Tremendous advances in oceanographic observing and modeling systems over the last decade have led to unprecedented developments in the nature of information available to marine science. While improvements in observational technologies and networks have garnered much attention, remarkable developments in forecasting the ocean have received much less focus. Exploiting this new predictive skill to improve scientific understanding, generate advice, and aid in the management of marine resources is emerging as one of the new challenges of marine science.
The potential for predicting the ocean far exceeds that of the atmosphere. The slow-dynamics (and therefore "long-memory") of the ocean mean that anomalies can persist for months or longer and can thus be used as the basis for simple persistence forecasts. State-of-the-art global climate prediction systems can increase forecast skill above persistence, adding further value and allowing for higher forecast skill at longer lead times. Moreover, in some areas, most notably in the Northeast Atlantic (but also potentially in the North Pacific and Southern Ocean), statistically meaningful predictive skill of variables such as sea surface temperature has been demonstrated out to five years or more.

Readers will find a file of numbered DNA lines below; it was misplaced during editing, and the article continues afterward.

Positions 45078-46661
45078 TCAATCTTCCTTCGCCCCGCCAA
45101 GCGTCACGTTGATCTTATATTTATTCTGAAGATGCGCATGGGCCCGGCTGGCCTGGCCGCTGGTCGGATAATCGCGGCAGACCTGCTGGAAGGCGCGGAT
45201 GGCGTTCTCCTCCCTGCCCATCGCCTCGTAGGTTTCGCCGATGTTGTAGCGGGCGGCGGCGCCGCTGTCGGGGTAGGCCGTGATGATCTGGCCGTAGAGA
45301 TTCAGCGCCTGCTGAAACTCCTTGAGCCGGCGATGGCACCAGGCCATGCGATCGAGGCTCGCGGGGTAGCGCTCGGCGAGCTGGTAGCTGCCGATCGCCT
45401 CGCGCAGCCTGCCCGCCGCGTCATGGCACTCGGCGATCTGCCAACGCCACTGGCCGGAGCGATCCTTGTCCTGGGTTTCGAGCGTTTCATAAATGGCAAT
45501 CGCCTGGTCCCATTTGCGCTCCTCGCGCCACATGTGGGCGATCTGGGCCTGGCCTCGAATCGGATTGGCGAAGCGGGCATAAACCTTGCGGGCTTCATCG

Translating these predictions of the physical environment into biological outcomes, on the other hand, is not straightforward. Fisheries scientists, for example, have been trying to understand the links between physics and biology to generate predictions of variables, such as recruitment, for close to a century with limited success. Nevertheless, spatial distributions and the timing of key events, which have received less focus, are often tightly linked to the physical environment and may have management relevant applications.
This session aims to provide an overview of marine forecasting at seasonal-to-decadal scales, a scientific field that is still in its infancy, and allow researchers to share their experiences of developing prediction systems for marine resource management. It is also an opportunity for those involved in advice and management of these systems to get an overview of a rapidly emerging field and consider how this new knowledge can be used to benefit human societies.
We welcome contributions that address all aspects of prediction in marine ecosystems, including: